Leila and Samuel entered the coffee shop in silence. He held the door open for her and she smiled, but there was an effort in that face, a trouble brewing along with the green tea. Samuel didn’t notice; he’d already turned away from her and was weaving his way to the counter. Leila followed, distracted by the other customers – what were they doing there? Shouldn’t they be at work? At home? At school? She felt oddly displeased with them, these layabouts, these scroungers. This was her place. Hers and his. All the others could – should – disappear in a puff of smoke. She’d like that. It would amuse her.
But the magic was gone. That amused her too and a real smile stretched itself across her lips despite the sadness of the sentiment. She made it to the counter and ordered her latte, extra vanilla flavouring because she wasn’t sweet enough. Samuel asked for an espresso. He always asked for an espresso. He was always in a hurry. It was one of the things that made her realise how truly unsuited they were to one another. How utterly incompatible. What a terrible match. It was one of the things that made her realise she would have to end it.
Coffees bought, Leila and Samuel sat. He took out a newspaper and laid it on the table, folded. He pressed down along the crease, deepening it, running his finger over it again and again. She could read half of the headline – some boring story or other, she really wasn’t interested. She preferred a book. A love story. A romance. Newspapers were dull, much like the man she was watching, much like Samuel. Still, she was glad he hadn’t actually opened it and begun to read. No matter how many times it happened it still stung. Conversation would be nice, talking like a normal couple, discussing the day ahead, the day just gone, the world in general. It wasn’t going to happen and she knew that now. Because he would open that paper. Once he was settled and she was sipping. They had nothing to say to one another. It had been that way for a while now and she was more than aware of it. At first it had hurt, her heart gripped and ripped away from her as she realised he would rather do anything – anything – other than talk to her, look at her, be with her. But over time it had become the norm. They would have their morning coffee together, in this place, different faces but the same almost embarrassing situation – no words. Maybe a look, but only out of politeness.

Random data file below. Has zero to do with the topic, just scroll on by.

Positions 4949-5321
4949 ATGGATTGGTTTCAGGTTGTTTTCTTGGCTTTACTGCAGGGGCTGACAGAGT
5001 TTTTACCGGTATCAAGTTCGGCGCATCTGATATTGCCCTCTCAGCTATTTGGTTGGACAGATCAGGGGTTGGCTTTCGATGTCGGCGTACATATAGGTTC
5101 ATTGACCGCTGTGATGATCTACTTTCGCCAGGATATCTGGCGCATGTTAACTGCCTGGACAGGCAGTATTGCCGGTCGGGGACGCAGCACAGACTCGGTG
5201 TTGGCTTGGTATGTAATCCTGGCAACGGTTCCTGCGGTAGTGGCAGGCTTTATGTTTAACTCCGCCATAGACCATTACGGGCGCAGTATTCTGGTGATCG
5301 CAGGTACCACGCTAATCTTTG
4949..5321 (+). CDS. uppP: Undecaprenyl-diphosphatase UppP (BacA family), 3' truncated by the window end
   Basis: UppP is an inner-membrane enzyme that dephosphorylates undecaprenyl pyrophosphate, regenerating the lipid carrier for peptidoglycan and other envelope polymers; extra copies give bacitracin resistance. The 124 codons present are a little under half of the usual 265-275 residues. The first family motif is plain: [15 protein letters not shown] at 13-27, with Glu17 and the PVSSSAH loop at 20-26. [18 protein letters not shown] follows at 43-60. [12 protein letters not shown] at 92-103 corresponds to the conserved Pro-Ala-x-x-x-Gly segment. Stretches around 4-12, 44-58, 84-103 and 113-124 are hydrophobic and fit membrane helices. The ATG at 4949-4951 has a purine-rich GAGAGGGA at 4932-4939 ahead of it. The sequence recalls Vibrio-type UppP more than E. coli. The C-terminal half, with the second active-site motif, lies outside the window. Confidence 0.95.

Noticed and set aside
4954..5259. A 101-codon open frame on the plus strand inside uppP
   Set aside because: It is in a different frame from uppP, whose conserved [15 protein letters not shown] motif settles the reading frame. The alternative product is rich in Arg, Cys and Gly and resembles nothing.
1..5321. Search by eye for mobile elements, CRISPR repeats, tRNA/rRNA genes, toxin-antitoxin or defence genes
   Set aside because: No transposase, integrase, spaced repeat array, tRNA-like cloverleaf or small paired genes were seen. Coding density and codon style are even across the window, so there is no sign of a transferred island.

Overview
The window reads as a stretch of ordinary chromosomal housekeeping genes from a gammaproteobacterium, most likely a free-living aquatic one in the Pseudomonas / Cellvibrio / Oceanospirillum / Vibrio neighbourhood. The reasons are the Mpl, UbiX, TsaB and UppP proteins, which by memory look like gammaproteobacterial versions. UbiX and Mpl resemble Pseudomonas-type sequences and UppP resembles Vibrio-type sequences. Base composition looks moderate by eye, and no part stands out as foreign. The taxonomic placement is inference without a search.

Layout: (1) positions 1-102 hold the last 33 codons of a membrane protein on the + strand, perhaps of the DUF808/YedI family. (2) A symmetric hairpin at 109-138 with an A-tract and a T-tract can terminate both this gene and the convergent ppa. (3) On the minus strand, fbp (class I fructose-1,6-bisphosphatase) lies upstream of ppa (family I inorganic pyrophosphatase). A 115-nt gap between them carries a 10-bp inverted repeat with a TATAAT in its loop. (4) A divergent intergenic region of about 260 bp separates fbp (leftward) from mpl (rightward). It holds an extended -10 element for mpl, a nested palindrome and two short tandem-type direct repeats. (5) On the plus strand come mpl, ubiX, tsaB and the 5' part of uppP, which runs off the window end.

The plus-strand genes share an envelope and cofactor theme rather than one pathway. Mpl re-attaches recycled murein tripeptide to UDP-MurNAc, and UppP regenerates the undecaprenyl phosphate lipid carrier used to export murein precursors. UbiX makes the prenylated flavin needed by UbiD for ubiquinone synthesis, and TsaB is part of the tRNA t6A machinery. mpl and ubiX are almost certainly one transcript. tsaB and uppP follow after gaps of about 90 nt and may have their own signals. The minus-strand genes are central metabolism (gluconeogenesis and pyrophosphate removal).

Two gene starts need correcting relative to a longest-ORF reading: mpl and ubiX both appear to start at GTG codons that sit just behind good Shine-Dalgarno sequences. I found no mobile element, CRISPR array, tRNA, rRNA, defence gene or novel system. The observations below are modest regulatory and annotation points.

No affection. No warmth. Certainly no love.
Leila stared at Samuel as he opened the newspaper – the inevitable – and took a swig of espresso. He grimaced and swallowed, looking pained. It was always the same. She wondered why, if he hated the stuff, did he continue to drink it. She guessed it was habit. Habit was the reason and the ruin of everything. It was the reason and the ruin of them at least. And that was everything to Leila. She drank her own coffee, her teeth aching with the syrupiness of it. She ran her tongue around her mouth, imagining she was wiping away the sugar left behind by the drink, feeling better for it.
Samuel looked up at her, caught her licking her lips and staring at him. He looked shocked, not entirely pleased. Leila realised what she was doing and felt ridiculous, quickly looking away at anyone else, out of the window, down at the floor.
There should not be embarrassment. Not after so long.
Another reason why their relationship was doomed.
Samuel gulped down the rest of his coffee and stood, swiping up his paper and securing it under his arm. He said nothing as he left.
Leila continued to drink her drink. She watched the waitress trot over to where Samuel had been sitting, the table on the other side of the café to her own. Watched her wipe the table, scoop up the tiny little cup, place the chair back underneath. Leila watched as a couple sat down, using paper napkins to dry the still wet table.
She supposed it was time to let Samuel – or whoever he was, she’d named him herself – go. She’d find someone else.
©Lisamarie Lamb 2011